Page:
Numerical simulations during the period of Phailin were carried out using the Coupled Ocean–Atmosphere–Wave–Sediment Transport (COAWST) model, described in detail by Warner et al. (2010). The COAWST modeling system couples the three-dimensional oceanic Regional Ocean Modeling System (ROMS), the atmospheric WRF model, and the wind wave generation and propagation model Simulating Waves Nearshore (SWAN). The ROMS model used for the study is a free-surface, primitive-equation, sigma coordinate model. ROMS is a hydrostatic ocean model that solves finite difference approximations of the Reynolds averaged Navier–Stokes equations (Chassignet et al., 2000; Haidvogel et al., 2000, 2008; Shchepetkin and McWilliams, 2005). The atmospheric model component in the COAWST is a non-hydrostatic, compressible model Advanced Research Weather Research Forecast Model (WRF-ARW), described in Skamarock et al. (2005). It has different schemes for the representation of boundary layer physics and physical parameterizations of sub-grid-scale processes. In the COAWST modeling system, appropriate modifications were made in the code of the atmospheric model component to provide an improved bottom roughness from the calculation of the bottom stress over the ocean (Warner et al., 2010). Further, the momentum equation is modified to improve the representation of surface waves. The modified equation needs the additional information of wave energy dissipation, propagation direction, wave height, and wavelength that are obtained from wave components of the COAWST model. The spectral wave model SWAN, used in the COAWST modeling system, is designed for shallow water. The wave action balance equation is solved in the wave model for both spatial and spectral spaces (Booij et al., 1999). The SWAN model used in the COAWST system includes the wave wind generation, wave breaking, wave dissipation, and nonlinear wave–current–wind interaction. The Model Coupling Toolkit (MCT) is used as a coupler in the COAWST modeling system to couple different model components (Larson et al., 2004; Jacob et al., 2005). The coupler utilizes a parallel coupled approach to facilitate the transmission and transformation of various distributed parameters among component models. The MCT coupler exchanges prognostic variables from one model to another model component as shown in Fig. 1. The WRF model receives SST from the ROMS model and supplies the zonal (Uwind) and meridional (Vwind) components of 10 m wind, atmospheric pressure (Patm), relative humidity (RH), cloud fraction (Cloud), precipitation (Rain), and shortwave (Swrad) and longwave (Lwrad) radiation to the ROMS model. The SWAN model receives Uwind and Vwind from the WRF model and transfers significant wave height (Hwave) and mean wavelength (Lmwave) to the WRF model. A large number of variables are exchanged between ROMS and SWAN models. The ocean surface current components (Us, Vs), free-surface elevations (η), and bathymetry (Bath) are provided for the SWAN model from the ROMS model. The wave parameters, i.e., Hwave, Lmwave, peak wavelength (Lpwave), wave direction (Dwave), surface wave period (Tpsurf), bottom wave period (Tmbott), percentage wave breaking (Qb), wave energy dissipation (DISSwcap), and bottom orbit velocity (Ubot), are provided from the SWAN model to the ROMS model through the MCT coupler. Further details on the COAWST modeling system can be found in Warner et al. (2010).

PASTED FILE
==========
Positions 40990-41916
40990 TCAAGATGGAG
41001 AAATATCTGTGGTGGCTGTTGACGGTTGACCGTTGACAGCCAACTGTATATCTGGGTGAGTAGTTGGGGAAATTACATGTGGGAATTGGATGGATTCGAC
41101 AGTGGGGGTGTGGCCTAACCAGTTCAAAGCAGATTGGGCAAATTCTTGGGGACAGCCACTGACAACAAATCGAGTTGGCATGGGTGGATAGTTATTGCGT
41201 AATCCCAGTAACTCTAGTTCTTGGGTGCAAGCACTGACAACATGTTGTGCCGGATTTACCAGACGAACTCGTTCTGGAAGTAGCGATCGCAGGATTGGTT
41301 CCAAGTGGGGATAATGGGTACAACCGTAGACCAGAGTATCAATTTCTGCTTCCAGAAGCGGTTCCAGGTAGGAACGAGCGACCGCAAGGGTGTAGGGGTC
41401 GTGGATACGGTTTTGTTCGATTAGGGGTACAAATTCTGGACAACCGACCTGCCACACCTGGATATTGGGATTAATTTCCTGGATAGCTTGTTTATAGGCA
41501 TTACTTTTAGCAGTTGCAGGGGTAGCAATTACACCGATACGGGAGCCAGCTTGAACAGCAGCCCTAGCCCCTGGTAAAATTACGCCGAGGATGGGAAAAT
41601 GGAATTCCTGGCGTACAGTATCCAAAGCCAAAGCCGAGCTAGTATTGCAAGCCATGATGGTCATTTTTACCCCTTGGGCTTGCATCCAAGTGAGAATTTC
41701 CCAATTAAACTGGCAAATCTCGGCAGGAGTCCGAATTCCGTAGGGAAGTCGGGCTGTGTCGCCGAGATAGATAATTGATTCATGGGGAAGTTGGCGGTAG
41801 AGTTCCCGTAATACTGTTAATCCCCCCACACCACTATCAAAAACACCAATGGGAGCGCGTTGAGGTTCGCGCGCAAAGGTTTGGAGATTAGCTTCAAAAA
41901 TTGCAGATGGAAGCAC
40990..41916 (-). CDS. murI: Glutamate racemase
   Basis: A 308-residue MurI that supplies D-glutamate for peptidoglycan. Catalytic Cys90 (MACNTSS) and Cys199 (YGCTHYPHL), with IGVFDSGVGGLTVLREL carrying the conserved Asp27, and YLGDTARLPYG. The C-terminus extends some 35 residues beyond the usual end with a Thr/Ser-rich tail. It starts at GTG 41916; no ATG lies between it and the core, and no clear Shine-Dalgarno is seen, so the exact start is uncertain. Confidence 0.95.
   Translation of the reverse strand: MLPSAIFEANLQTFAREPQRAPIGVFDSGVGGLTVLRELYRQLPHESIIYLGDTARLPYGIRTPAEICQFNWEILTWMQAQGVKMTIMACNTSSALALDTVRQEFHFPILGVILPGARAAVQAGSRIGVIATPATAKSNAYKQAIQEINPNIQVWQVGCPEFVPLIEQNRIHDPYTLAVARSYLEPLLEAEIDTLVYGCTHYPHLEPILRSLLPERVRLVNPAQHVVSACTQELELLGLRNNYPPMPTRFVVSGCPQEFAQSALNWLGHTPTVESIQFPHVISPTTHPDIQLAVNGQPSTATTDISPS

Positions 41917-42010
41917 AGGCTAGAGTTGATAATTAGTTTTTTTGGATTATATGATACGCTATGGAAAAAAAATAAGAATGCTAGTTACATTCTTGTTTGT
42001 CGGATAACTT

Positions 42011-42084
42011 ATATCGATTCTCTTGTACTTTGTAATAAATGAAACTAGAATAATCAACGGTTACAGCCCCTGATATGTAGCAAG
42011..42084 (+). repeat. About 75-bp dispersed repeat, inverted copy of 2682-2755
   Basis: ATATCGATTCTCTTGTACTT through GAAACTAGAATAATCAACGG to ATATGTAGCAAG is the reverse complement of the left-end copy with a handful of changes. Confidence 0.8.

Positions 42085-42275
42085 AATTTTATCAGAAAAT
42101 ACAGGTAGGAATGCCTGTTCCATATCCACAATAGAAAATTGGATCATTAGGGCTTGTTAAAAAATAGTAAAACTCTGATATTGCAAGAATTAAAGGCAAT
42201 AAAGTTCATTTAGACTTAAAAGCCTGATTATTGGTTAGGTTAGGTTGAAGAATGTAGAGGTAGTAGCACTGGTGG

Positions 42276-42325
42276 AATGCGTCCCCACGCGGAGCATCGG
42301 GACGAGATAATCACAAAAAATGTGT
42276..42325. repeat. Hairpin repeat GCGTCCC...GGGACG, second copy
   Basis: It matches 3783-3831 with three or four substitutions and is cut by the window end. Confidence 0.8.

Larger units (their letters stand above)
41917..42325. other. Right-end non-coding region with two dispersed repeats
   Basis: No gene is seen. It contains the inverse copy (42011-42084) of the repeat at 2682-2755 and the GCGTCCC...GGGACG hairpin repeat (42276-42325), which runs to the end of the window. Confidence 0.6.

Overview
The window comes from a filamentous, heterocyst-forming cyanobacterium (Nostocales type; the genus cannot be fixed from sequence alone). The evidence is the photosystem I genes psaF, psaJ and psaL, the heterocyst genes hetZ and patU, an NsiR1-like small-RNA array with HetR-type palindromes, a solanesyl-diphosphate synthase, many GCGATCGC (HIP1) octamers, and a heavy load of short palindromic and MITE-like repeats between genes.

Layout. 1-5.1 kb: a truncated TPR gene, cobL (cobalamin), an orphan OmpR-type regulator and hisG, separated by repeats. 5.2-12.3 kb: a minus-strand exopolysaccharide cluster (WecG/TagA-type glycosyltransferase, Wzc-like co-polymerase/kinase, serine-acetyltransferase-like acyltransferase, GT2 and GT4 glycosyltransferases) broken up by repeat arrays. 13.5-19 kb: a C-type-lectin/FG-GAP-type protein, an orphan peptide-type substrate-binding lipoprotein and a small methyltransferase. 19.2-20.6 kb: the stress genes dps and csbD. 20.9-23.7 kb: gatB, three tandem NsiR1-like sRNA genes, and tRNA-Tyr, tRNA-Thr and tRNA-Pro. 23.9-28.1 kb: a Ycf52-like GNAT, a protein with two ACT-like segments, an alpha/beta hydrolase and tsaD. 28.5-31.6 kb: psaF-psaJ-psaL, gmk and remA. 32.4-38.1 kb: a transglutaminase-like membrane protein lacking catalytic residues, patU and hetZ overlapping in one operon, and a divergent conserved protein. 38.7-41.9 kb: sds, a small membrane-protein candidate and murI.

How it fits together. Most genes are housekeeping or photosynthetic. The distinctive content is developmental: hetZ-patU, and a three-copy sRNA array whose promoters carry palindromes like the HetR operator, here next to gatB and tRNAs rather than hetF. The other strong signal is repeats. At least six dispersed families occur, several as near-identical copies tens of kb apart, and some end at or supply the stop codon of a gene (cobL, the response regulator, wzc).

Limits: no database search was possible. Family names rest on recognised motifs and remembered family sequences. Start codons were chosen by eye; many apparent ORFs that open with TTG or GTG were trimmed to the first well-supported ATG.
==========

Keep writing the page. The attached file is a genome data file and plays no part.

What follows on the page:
https://www.ocean-sci.net/14/259/2018/os-14-259-2018-f01

Figure 1The block diagram shows the component models WRF, ROMS, and SWAN of the COAWST modeling system together with the variables exchanged among the models. MCT, the model coupling toolkit, is a model coupler used in the COAWST system.

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2.2 Model configuration and experiment design

The coupled model was configured over the BoB to study Phailin during the period of 00:00 GMT 10 October–00:00 GMT 15 October 2013. The setup of the COAWST modeling system used in this study included fully coupled atmosphere–ocean–wave (ROMS+WRF+SWAN) models, but sediment transport is not included. A non-hydrostatic, fully compressible atmospheric model with a terrain-following vertical coordinate system, WRF-ARW (version 3.7.1), was used in the COAWST configuration. The WRF model was used with 9 km horizontal grid resolution over the domain 65–105 E, 1–34 N and 30 sigma levels in the vertical. The WRF was initialized with National Centers for Environmental Prediction (NCEP) Final Analysis (FNL) data (NCEPFNL, 2000) at 00:00 GMT 10 October 2013. The lateral boundary conditions in WRF were provided at a 6 h interval from the FNL data. We used the parameterization schemes for calculating boundary layer processes, precipitation processes, and surface radiation fluxes. The Monin–Obukhov scheme of surface roughness layer parameterization (Monin and Obukhov, 1954) was activated in the model. The Rapid Radiation Transfer Model (RRTM) and cloud-interactive shortwave (SW) radiation scheme from Dudhia (1989) were used. The Yonsei University (YSU) planetary boundary layer (PBL) scheme (YSU-PBL), described by Noh et al. (2003), was used. At each time step, the calculated value of exchange coefficients and surface fluxes off the land or ocean surface by the atmospheric and land surface layer models (NOAH) was passed to the YSU-PBL. The grid-scale precipitation processes were represented by the WRF single-moment (WSM) six-class moisture microphysics scheme by Hong and Lim (2006). The sub-grid-scale convection and cloud detrainment were taken care of with the Kain (2004) cumulus scheme.